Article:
Posts Tagged ‘argument diagramming’

Informal Logic vol. 31 no. 2

Volume 31, number 2 of Informal Logic is now available for your reading pleasure.  Particularly recommended in this issue is Geoff Goddu’s 2010 AILACT Essay Prize-winning article on the process/product ambiguity.  I had the good fortune to see this work in an earlier phase at ISSA last summer and I’m very happy to see it in print here.  It’s a valuable article not only for it’s methodological challenge to what is for many in the study of argumentation a foundational notion, but because it spurs us to think more carefully about the metaphysics of argument in general.  The paper and its author well deserve the recognition of the AILACT prize.

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Have a look at this short talk by David McCandless on data visualization:

There are a number of interesting things for argumentation theorists to think about here.  For one, if McCandless is right then clearly what he says is wind in the sails for those who rate argument diagramming highly among our various tools of analysis.

While watching this presentation I also found myself wondering if McCandless’ technique might provide aid and comfort to the cause of those who believe in visual arguments too.   To be clear, I don’t think that any of the visuals he presents here is an argument. He makes visual statements, sure, and at times draws inferences from them, but that would make his arguments (in my book at least) arguments with visual elements–not visual arguments per se.  Still I found myself wondering if maybe purely visual arguments might be a possible innovation that could come from the kind of work McCandless is doing, somewhere down the line.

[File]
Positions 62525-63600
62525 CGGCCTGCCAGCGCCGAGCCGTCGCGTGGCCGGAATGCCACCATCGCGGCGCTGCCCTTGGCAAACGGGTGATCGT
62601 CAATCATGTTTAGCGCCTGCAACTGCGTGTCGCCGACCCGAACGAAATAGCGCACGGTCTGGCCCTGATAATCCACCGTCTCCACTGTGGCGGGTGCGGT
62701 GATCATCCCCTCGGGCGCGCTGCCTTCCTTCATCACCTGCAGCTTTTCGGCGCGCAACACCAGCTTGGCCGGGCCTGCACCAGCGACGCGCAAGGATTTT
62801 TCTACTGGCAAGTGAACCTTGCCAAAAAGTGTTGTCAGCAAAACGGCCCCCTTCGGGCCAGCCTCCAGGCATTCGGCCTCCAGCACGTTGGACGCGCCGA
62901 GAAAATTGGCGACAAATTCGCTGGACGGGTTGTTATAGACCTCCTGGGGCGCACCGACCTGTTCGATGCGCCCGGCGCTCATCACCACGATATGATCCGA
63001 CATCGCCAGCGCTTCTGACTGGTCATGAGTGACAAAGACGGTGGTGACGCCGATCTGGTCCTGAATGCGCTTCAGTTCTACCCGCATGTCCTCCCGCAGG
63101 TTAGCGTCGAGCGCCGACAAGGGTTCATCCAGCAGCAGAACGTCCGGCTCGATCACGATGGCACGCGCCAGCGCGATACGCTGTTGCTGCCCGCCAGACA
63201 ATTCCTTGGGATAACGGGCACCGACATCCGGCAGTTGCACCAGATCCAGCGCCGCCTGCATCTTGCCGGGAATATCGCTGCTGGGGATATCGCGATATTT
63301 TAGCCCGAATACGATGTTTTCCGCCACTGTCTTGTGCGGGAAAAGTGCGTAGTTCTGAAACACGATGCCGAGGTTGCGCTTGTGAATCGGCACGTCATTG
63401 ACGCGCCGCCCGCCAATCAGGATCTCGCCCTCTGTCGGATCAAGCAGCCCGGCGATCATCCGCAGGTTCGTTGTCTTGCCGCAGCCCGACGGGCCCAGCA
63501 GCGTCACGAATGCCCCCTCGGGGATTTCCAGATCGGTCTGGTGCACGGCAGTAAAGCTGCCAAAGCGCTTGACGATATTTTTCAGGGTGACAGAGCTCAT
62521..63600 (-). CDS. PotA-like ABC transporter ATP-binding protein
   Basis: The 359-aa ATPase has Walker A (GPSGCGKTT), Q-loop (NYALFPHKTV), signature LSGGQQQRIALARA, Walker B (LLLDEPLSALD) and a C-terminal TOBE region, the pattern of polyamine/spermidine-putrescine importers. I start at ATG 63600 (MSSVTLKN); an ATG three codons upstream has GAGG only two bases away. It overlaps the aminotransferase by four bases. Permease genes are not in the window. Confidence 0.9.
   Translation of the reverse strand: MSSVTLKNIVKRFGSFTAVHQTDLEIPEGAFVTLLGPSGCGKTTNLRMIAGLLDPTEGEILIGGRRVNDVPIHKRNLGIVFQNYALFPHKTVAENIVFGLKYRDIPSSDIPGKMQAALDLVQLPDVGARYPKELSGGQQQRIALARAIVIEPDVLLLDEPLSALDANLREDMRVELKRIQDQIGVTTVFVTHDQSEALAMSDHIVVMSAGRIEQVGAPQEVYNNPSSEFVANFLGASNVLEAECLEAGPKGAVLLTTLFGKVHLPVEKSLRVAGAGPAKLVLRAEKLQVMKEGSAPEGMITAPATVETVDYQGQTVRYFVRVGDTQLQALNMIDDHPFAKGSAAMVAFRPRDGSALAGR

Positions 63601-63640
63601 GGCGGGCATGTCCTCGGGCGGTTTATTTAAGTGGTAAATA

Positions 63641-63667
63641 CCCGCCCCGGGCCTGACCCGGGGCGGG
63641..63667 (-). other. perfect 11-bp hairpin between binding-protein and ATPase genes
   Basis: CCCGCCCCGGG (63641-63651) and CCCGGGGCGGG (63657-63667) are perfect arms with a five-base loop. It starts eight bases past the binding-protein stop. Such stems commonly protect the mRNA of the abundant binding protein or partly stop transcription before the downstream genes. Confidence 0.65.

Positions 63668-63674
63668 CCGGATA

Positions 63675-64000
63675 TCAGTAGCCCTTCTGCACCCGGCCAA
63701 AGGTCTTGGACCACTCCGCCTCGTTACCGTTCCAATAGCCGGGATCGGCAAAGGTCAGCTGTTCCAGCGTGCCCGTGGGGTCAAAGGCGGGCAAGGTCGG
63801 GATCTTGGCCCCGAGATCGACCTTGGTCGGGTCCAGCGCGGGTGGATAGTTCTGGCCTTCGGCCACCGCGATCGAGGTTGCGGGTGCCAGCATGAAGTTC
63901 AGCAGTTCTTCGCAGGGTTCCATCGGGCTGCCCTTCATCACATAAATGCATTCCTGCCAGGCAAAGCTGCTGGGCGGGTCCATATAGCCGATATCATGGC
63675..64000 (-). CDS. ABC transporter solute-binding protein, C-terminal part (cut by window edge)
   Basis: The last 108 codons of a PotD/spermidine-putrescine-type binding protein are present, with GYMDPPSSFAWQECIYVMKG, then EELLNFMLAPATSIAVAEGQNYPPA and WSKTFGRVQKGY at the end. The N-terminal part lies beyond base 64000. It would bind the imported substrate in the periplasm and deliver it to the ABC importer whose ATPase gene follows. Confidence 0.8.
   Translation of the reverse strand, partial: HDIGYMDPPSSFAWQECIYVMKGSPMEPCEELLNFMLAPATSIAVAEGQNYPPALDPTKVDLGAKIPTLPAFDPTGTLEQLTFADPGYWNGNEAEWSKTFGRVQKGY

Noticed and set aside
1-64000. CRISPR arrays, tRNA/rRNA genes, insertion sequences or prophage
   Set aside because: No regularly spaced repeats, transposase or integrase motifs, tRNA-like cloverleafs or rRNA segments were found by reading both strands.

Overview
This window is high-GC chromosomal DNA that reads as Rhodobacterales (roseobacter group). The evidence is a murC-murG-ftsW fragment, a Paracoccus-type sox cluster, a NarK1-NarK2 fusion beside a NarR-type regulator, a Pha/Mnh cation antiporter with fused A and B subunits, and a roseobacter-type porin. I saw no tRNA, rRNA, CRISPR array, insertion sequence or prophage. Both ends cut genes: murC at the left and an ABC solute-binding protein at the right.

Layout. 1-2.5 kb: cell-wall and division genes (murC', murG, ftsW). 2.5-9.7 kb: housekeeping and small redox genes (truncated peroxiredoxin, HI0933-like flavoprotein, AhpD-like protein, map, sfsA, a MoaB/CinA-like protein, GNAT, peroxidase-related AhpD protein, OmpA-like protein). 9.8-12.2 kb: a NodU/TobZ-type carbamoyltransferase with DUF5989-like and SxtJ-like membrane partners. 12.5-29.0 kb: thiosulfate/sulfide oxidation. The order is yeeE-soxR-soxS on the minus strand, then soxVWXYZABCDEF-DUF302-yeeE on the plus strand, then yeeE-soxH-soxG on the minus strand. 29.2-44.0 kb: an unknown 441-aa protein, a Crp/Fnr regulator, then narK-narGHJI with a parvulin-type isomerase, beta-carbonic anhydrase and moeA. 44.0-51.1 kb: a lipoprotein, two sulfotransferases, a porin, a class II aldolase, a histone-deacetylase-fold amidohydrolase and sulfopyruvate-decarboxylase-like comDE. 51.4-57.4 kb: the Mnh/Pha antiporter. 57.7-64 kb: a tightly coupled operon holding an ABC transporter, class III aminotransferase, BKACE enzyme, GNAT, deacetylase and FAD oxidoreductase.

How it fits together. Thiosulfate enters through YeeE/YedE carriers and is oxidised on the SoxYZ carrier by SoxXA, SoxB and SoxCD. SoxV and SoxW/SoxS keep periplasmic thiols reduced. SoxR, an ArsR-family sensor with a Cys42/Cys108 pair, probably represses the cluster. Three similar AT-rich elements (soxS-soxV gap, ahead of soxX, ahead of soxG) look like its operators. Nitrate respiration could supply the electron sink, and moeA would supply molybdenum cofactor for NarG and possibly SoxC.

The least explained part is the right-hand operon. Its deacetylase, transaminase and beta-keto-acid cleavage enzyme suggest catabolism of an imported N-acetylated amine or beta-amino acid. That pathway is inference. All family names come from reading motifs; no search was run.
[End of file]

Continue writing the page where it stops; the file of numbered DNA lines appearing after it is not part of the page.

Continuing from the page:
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Browsing the Argumentation Blog today turned up this announcement of an interesting website devoted to argument mapping, created by argument mapping guru Tim van Gelder.  The site is aimed at university level educators, and offers a kind of clearinghouse of information and resources on the subject of argument mapping, including links to trial versions of van Gelder’s mapping software.  I’ve added the link to the “Other Resources” section here on RAIL (see the right hand column near the end), but thought that it might be of enough interest to warrant an announcement here too given that summer is the time that many of us prepare for our Fall teaching obligations.

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I’ve recently begun experimenting with diagramming arguments in my classes–and not my Critical Thinking/Informal Logic classes, but the other more traditional philosophy classes that I teach.   I’ve tried using a few different programs to set my diagrams up (Araucaria, Carneades) but so far what works best are color-coded, free-hand “VanGelder-style” diagrams done on a transparency and projected via a document camera. (I’d love to have ReasonAble, but so far I can’t seem to talk anyone into getting it into the budget for me.)

What I’ve found is that diagramming arguments actually seems to work better than setting the arguments out in classical standard form (i.e. premises numbered sequentially with a line under the last premise as in an arithmetic problem, followed by the conclusion, etc.).  When I diagram the argument students seem to get a clearer idea of the argumentation in the text, and a better appreciation for the overall structure of the article or chapter. I haven’t been doing it long enough to back it up with trends in test scores or anything like that, but the students tell me it really helps them get a grip on what’s going on in the text. I’ve yet to hear anyone tell me that it confuses them even more.

Is anyone else using argument diagramming/mapping in this way outside of classes where a primary aim is to teach argumentation?  If so, how are you doing it and how is it working for you?

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